Fleet owners can decide to turn over the keys to their company for any number of reasons. Some begin to think about exit strategies after reaching a particular age or experiencing a life- changing event such as a health scare. Others simply come up with the idea after taking time to think about what they want to do with the rest of their lives.
There is always the option of selling assets such as trucks and trailers and winding everything down, but a fleet tends to be worth more than the sum of its equipment. Value can be found in customer relationships, the goodwill in the company name and the employees who perform the work.
If a decision is made to sell the company as a whole, potential suitors could also come from a number of areas. Children who grew up around the business may be interested in carrying on the family legacy. Members of the existing management team may have their own entrepreneurial spirit. Even today’s competitors could become tomorrow’s buyer.
Every option presents its own challenges. A family member or management team, for example, may require help with the financing of the sale. “If you don’t get all your money upfront, you’re relying on someone’s good management skills to finance your retirement,” notes Peter Spratt, vice-president of Toronto East for ROCG, a consulting firm that specializes in business transitions. If the new management efforts do not work as planned, retired owners may be pulled back into the business to save their financial worth.
A formal succession plan will help to identify issues like these before they emerge, and ensure that a transition goes as smoothly as possible.
Spratt divides an initial transition strategy into four steps: An analysis of the existing business situation, with information such as a tax review, an understanding of the owner’s personal financial situation, and a review of the business itself. A focus on personal objectives, such as family needs, the amount of money that would be needed for a desired lifestyle change, and the ultimate business legacy that the company founder wants to leave behind.
Identifying all of the different transition options, including all potential purchasers.
In addition to determining a price for the company and identifying the date of an ultimate changeover, the formal transition plan will identify the attributes that a potential purchaser will need to have. “Do we care if they take it in a different direction and sell assets?” Spratt asks as an example, referring to an important question for an entrepreneur who is concerned about their legacy.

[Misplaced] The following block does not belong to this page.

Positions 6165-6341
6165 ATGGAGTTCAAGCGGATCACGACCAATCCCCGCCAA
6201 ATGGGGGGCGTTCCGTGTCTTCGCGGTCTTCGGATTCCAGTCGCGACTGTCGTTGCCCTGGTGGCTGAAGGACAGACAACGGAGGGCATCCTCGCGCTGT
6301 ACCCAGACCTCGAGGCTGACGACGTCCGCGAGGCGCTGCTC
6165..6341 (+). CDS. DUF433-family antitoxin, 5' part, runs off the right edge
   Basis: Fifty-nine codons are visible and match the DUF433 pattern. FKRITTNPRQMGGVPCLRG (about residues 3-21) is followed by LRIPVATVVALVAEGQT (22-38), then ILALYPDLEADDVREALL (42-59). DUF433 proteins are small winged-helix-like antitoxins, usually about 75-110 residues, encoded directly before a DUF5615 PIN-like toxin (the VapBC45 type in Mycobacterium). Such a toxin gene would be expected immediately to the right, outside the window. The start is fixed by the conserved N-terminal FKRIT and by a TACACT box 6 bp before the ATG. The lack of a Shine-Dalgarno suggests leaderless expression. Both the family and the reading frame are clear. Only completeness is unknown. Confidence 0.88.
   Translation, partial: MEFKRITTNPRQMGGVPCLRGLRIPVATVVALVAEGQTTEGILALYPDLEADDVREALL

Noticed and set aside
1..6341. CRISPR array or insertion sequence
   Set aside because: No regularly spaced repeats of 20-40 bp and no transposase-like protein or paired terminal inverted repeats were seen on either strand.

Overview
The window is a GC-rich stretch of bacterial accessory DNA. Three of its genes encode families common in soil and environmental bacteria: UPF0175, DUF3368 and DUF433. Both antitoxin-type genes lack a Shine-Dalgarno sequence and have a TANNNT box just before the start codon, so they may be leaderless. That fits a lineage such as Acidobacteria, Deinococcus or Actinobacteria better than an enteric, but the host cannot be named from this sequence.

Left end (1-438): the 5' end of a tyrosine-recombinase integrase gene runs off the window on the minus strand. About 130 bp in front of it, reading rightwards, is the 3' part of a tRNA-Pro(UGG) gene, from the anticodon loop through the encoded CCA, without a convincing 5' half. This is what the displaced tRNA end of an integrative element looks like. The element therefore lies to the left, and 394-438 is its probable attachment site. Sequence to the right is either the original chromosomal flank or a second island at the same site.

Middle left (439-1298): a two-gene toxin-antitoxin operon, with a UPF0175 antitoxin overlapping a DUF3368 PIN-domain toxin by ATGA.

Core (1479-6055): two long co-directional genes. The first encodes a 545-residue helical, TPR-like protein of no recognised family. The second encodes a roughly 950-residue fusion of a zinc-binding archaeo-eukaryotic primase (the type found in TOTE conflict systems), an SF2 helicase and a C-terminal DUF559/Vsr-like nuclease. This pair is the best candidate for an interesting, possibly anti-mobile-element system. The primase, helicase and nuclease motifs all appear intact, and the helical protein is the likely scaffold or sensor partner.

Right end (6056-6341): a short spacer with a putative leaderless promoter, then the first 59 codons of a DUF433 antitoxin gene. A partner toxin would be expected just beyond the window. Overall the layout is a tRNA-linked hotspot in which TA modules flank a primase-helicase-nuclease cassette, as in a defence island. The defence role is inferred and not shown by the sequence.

Before any sale is considered, company owners also need to consider steps that will help to maximize the value of the business.
“Lots of times the knowledge, the business acumen, the success of the business is directly tied to the owner. The business may not be perceived to be as valuable as if the owner was there,” Spratt explains. It is a challenge that can be overcome by delegating authority, formalizing business systems, developing existing managers, and recruiting people who can address any existing gaps in skills.
A decision to sell the business to family members can present some unique emotional challenges as well. One sibling, for example, may have the skills needed to run the business while a second does not. What then? “We’ve seen families divide as a result of poor planning and poor communication,” Spratt says. This is why he promotes using a professional facilitator to ensure honest discussions about the sale. “Start to have some dialogue with family members about what their goals and aspirations are,” he adds. After all, they might not be interested in running the business in the first place.
In the case of a management buyout, an initial offer might need to be restricted to a couple of key managers, giving them the opportunity to decide who else should be included. A formal one-year timeline in a transition like this will also give them the chance to complete their due diligence and arrange for any financing.
Meanwhile, formal confidentiality agreements will be vital for anyone involved, to ensure that a fleet’s ongoing work is not disrupted.
“That circle has to be fairly close because there are just too many things that can go awry,” Spratt notes.
Luckily, a formal succession strategy will help to identify those risks before they emerge.
The Canadian Trucking Human Resources Council (CTHRC) is an incorporated not-for-profit organization that helps attract, train and retain workers for Canada’s trucking industry. For more information, visit www.cthrc.com.
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